Apache—Server Software With Process-Based Architecture

You may or not think about it much, or even at all, but your choice of server software has an impact on the performance of your site. It isn’t that one application is always better than the others, but rather they each have their own strengths and weaknesses and depending on the particulars of your site, one application might work better for you than another.

About a month ago I revisited an ongoing series about website performance. I spent a week talking about hosting plans and another talking about server hardware. Over the next few weeks I want to talk about server software, particularly Apache, NGINX, IIS, and LiteSpeed. I’ll talk about Apache today and continue with the others starting next week.

Odds are the software running your website is Apache, which still runs on close to 50% of all the servers across the web. It’s been the most commonly used server software for as long as I can remember and it’s all I’ve ever used. It’s 50/50 that the same is true for you as well.

There are a lot of Server Software Options

Apache, while popular, has never been the only application you could use to run a server. Internet Information Services (IIS) from Microsoft has also been popular throughout much of the life of the internet. For years your choice probably came down to which combination of server side programming language and database you wanted to use. If those were .Net and MSSQL, you went with IIS, otherwise you chose Apache and worked with open source languages and databases.

NGINX and LiteSpeed are additional applications that have grown in popularity in recent years and both offer performance benefits Apache and IIS don’t.

It doesn’t stop there. Wikipedia lists 36 different options for server software, assuming I counted correctly. I’m not going to talk about, or even mention, any besides the four I’ve already called out, but know there are a lot more options.

To understand why you might choose one or the other let’s talk about each of the four in turn, specifically how they handle HTTP requests and connections. We’ll start with Apache.

How Apache Handles HTTP Requests and Connections

Apache was developed with a process-based architecture in that each request for a connection is handled by a single process. The way it generally works is a parent process for the server receives connection requests and when it does, it creates (spawns) a child process to handle it. When another request comes in the parent process spawns a new child process to handle the new request and so on.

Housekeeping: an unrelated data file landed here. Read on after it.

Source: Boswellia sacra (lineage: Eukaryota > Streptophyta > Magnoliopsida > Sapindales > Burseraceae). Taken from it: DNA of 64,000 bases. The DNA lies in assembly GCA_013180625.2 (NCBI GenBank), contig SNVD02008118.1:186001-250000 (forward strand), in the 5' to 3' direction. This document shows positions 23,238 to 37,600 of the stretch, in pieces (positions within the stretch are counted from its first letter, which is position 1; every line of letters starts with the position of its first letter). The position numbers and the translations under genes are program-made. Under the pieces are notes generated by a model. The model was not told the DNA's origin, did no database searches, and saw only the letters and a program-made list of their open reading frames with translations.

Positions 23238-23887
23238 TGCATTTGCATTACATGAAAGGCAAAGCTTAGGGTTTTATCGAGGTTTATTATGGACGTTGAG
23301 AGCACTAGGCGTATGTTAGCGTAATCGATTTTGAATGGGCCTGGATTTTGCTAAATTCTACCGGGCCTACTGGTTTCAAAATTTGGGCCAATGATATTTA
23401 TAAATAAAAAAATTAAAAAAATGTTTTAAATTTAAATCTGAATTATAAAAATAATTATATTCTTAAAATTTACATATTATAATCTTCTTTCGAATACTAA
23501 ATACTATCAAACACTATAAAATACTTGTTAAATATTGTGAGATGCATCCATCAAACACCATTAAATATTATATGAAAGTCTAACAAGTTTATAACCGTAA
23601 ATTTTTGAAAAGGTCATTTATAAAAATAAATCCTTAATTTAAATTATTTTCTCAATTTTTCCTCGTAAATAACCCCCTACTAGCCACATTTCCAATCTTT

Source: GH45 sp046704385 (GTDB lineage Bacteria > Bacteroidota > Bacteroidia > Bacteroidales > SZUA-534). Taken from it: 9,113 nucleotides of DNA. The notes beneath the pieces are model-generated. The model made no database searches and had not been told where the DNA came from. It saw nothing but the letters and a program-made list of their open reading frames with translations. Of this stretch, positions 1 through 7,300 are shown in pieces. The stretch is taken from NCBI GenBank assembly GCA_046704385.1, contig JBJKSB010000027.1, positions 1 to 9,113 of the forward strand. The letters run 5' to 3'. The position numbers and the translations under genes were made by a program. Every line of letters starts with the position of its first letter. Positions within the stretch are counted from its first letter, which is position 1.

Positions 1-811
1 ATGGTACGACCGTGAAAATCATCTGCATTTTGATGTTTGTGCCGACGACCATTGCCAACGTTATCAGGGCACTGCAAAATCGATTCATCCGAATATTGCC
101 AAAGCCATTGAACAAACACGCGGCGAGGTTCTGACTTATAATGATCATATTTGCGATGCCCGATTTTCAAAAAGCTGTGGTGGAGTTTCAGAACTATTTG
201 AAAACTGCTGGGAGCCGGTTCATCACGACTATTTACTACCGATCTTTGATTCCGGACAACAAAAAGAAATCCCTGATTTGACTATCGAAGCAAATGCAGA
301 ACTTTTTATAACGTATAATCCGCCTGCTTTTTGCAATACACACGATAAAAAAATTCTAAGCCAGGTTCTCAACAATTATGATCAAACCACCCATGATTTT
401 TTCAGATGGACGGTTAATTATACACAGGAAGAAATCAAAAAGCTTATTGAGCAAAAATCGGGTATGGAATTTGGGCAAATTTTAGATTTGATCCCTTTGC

Unfortunately, each child (worker) process is heavy on server resources, particularly RAM, so the more requests and open connections, the more resources are taxed. To help, Apache developers used a prefork model, which creates a pool of worker processes in advance that are able and ready to take connections. When all the processes in the pool are busy with connections, Apache will create additional worker processes to be ready for future requests.

On the positive side, this setup makes it easy to insert additional code into the overall process that are incorporated in the form of modules and plenty of third party developers took advantage of that ability to write all sorts of modules to extend Apache’s basic functionality.

Aside: If your server runs Apache and you want to see what modules your server is currently running, you can create a very simple PHP file to show you. Here’s all the code you need.

<?php phpinfo(); >

Save the code and name the file whatever you want (as long as it has a .php extension) and visit its URL in a browser and you’ll get all sorts of information. When you’re done remove the file, since you’d rather no one with malicious intent know the information.

Again, workers processes use a lot of RAM and even using mpm_prefork only helps so much. When the number of requests is less than the number of available processes, Apache is very fast, but when the reverse is true, Apache performance degrades and the less powerful the hardware, the more quickly the degradation.